In the galleries: Women artists explore global connections with Italy

Georgetown University’s Maria & Alberto de la Cruz Gallery was once the Hall of Nations, which hosted a 1979 concert that catalyzed the local hardcore punk scene. There’s a curious echo of that history in the gallery’s current show, “Confluences: Intersectional Visions of Italy.” The wordy artworks by a diverse group of Italian women include pages from Italian music fanzines published from 1978 to 2006 and compiled by Dafne Boggeri into a book. Among the performers featured are D.C. punks Government Issue and Henry Rollins.

The names of Washington musicians are not the show’s only global connections. In Muna Mussie’s video, Black hands trace textbook exercises in Tigrinya, the ancestral language she didn’t master because her family moved from Eritrea to Italy when she was 2. Maria Adele Del Vecchio emblazons shawls, most of them originally her mother’s, with phrases from books in Italian and English, one of them a Toni Morrison novel. Also in English is Alessandra Ferrini’s scrawled commentary on archival material about Mussolini-era Italian colonialism, notably Italy’s occupation of the land where Mussie was born.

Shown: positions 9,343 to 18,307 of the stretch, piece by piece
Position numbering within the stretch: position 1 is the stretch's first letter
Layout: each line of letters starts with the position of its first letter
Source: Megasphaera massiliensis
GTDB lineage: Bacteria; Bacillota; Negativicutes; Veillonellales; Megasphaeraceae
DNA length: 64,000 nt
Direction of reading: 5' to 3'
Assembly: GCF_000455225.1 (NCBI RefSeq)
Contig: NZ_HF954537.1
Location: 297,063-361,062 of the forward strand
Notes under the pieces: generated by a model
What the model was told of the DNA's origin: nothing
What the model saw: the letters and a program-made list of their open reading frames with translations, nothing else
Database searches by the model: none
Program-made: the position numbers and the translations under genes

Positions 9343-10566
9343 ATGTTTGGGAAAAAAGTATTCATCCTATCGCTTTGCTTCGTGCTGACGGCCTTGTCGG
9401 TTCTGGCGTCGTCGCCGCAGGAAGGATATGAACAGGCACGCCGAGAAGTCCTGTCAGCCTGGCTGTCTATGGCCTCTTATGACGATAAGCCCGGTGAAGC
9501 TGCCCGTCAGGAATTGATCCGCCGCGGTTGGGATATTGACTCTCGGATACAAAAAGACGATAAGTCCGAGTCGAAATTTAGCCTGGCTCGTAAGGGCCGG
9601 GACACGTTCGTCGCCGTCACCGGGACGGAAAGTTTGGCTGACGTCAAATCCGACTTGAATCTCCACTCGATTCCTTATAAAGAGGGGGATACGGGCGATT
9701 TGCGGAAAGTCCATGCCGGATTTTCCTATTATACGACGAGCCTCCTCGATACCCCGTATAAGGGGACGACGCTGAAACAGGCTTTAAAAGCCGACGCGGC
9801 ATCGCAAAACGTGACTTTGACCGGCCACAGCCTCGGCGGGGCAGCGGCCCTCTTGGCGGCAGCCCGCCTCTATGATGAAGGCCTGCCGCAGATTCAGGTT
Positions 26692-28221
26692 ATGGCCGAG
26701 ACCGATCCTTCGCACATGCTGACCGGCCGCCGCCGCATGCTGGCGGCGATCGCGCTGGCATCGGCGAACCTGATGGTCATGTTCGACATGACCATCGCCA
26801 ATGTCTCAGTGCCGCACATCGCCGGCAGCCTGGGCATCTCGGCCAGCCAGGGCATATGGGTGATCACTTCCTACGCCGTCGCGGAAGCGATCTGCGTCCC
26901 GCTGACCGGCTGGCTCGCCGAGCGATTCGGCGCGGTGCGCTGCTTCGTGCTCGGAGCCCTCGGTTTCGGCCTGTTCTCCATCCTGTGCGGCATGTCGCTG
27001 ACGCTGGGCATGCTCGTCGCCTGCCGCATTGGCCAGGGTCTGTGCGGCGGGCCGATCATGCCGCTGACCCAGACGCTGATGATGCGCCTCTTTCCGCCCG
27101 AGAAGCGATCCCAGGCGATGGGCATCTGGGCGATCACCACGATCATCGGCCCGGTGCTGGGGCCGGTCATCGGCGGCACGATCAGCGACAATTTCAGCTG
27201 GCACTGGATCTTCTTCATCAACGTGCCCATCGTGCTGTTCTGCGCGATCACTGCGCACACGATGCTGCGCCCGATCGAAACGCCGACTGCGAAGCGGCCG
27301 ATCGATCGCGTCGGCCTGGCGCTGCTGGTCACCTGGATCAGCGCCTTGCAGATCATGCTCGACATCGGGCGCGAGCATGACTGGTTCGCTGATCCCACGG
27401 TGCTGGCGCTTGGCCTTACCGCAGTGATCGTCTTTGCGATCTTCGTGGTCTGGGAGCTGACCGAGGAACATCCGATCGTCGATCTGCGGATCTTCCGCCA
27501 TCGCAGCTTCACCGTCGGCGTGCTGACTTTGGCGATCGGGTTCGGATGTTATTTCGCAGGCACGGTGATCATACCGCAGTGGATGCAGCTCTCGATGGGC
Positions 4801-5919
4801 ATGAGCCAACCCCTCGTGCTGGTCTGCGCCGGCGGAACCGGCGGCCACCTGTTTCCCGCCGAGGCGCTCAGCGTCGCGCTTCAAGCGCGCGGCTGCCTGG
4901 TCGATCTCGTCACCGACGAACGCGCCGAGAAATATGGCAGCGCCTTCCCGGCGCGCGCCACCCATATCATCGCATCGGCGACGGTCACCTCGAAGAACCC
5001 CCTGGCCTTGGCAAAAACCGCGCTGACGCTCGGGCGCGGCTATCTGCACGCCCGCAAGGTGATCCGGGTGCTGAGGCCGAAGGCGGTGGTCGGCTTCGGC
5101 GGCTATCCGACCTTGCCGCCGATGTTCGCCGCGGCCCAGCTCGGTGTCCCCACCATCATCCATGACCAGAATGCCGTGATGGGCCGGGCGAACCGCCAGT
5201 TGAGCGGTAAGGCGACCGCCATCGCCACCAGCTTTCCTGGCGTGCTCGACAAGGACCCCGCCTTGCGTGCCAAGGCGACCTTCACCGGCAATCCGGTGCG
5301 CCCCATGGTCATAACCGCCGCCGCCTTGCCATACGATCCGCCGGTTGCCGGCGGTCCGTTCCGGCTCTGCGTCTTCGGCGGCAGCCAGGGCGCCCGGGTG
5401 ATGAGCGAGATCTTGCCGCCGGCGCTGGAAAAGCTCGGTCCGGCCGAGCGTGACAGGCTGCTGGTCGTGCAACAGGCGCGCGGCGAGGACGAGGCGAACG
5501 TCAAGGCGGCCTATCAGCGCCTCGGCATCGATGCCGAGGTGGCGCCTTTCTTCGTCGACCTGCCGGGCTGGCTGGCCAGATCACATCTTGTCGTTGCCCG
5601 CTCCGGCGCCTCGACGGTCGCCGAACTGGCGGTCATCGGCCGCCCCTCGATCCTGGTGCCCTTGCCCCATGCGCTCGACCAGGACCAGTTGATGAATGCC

“We break the silence to speak the unspeakable,” proclaims a placard in Valeria Cherchi’s installation, which addresses the unsolved 2003 murder of a young woman in her native Sardinia. An image upstages the many words of this piece, which features multiple versions of the same photo of a young woman, her face framed by a lacy white hood traditional on the island. In one version of the picture, the woman’s pupils are missing, as if to indicate the unspeakable is unseeable as well.

End of carousel